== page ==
There were no side vents and the windshield washer was activated by a rubber pump on the driver’s foot – just like the Beetle, which ceased production in 1986 and experienced its historic demise until it was relaunched in 1994.

It could be worse: in that August version, Fiat nailed it that even the brake booster will be optional. But, fortunately, the Italian manufacturer did not repeat another resemblance to the old Beetle when the Mille arrived at the dealerships.

The only luxury in the car was velvet in the middle of the seats, upholstered rear pillars and a trunk lid – today a rarity in SUVs for PwDs.

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The final price was attractive. For 625,000 cruzeiros, its competitors were Uno S 1.3 88, Chevrolet Chevette SL 87 and VW Gol S 1986. Used, of course. Their zero kilometer equivalent exceeded the price of the Mille by more than 100,000 cruzeiros.

Do not think that Mille was not loved. When even the most expensive national cars had non-colored versions on the bumpers, door handles and rear mirrors, the Uno 1.0 surpassed any Uno on the street.

The performance also seemed to be faithful, considering the lightness of the model (768 kg, only), and produced lines like these:

“This performance is clearly heard by anyone who knows the Uno and drives the Mille in traffic. The average user will not notice any difference in relation to the Uno S, with a 1.3 engine. Only if the call of the Mille is distorted – do not expect good performance, for example, in frequent use at times on steep roads with a full load – the reduced dimensions of the engine will appear. In the city and on the ground, above all, it does not look like a car with only 1,000 cc”, said the test published in September 1990.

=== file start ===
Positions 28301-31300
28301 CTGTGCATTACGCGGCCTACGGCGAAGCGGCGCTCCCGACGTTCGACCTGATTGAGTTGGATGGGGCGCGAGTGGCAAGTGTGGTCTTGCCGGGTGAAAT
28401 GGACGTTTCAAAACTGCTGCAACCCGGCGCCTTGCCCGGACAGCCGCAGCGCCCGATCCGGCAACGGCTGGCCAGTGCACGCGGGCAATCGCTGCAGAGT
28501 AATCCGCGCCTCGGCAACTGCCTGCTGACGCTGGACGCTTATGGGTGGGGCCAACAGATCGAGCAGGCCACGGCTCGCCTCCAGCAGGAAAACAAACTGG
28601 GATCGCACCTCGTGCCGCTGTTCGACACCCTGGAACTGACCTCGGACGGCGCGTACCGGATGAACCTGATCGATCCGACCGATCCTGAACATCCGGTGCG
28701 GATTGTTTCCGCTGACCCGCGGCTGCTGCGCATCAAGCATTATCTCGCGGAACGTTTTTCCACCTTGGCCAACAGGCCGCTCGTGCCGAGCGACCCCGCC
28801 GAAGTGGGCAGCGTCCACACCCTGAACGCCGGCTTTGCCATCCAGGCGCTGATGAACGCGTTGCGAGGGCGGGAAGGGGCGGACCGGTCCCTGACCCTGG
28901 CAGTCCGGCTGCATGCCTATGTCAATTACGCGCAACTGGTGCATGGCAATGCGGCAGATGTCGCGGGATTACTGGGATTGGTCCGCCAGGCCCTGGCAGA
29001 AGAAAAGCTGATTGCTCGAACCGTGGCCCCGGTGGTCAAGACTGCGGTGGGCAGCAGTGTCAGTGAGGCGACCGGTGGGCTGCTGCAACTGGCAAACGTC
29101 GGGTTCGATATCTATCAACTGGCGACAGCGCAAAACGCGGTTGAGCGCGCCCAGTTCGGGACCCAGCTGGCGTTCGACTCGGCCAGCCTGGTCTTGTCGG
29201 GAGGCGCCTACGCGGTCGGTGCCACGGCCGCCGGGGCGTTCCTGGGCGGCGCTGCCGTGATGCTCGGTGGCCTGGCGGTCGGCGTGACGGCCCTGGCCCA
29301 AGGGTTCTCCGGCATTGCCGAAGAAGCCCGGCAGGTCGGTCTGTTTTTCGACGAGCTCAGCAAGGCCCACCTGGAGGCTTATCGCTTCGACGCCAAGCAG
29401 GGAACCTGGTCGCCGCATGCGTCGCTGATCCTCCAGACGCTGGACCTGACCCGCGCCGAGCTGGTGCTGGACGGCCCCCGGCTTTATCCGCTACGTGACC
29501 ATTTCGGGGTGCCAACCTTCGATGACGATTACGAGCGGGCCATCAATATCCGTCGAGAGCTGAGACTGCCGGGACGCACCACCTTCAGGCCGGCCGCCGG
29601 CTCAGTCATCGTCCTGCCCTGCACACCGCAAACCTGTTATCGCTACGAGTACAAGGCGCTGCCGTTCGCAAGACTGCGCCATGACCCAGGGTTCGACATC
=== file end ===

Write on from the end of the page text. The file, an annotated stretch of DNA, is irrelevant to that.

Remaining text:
If defects were shown? Yes: small trunk, high internal noise level and few benefits. But it worked. Mainly because competitors took time to emerge.

The first of them was the Gol 1000, only in 1992, with a 50 hp Ford engine. Then came the Junior Chevette, with a 1.0 also 50 hp. The Ford Escort Hobby 1.0, with a 52 hp engine, would only appear in 1994.

It was a class from zero to 100 km / h in more than 20 seconds, while the Uno Mille, since its launch, needed 17.3 s.

Despite a rough start, popular 1.0 engines were successful and accounted for more than 70% of new car sales in 2000. In the first half of 2020, they accounted for around 47%.

Today, 1.0 engines have three cylinders, turbo, direct injection, two different valve timing and a series of other technologies to make them more powerful and efficient. No wonder they are available from Mobi to SUV, like T-Cross.

This helped make high-end cars more expensive to the point where popular cars had disappeared. Hopes for the iconic car’s return now hinge on a government incentive program that could cut car prices by up to 11% for up to four months.

And it all started with the reforms made in three months, aimed at the new rules demanded by the president – which would later fall due to the scandal involving the Fiat Elba, the Uno station wagon. It’s the turns the world takes.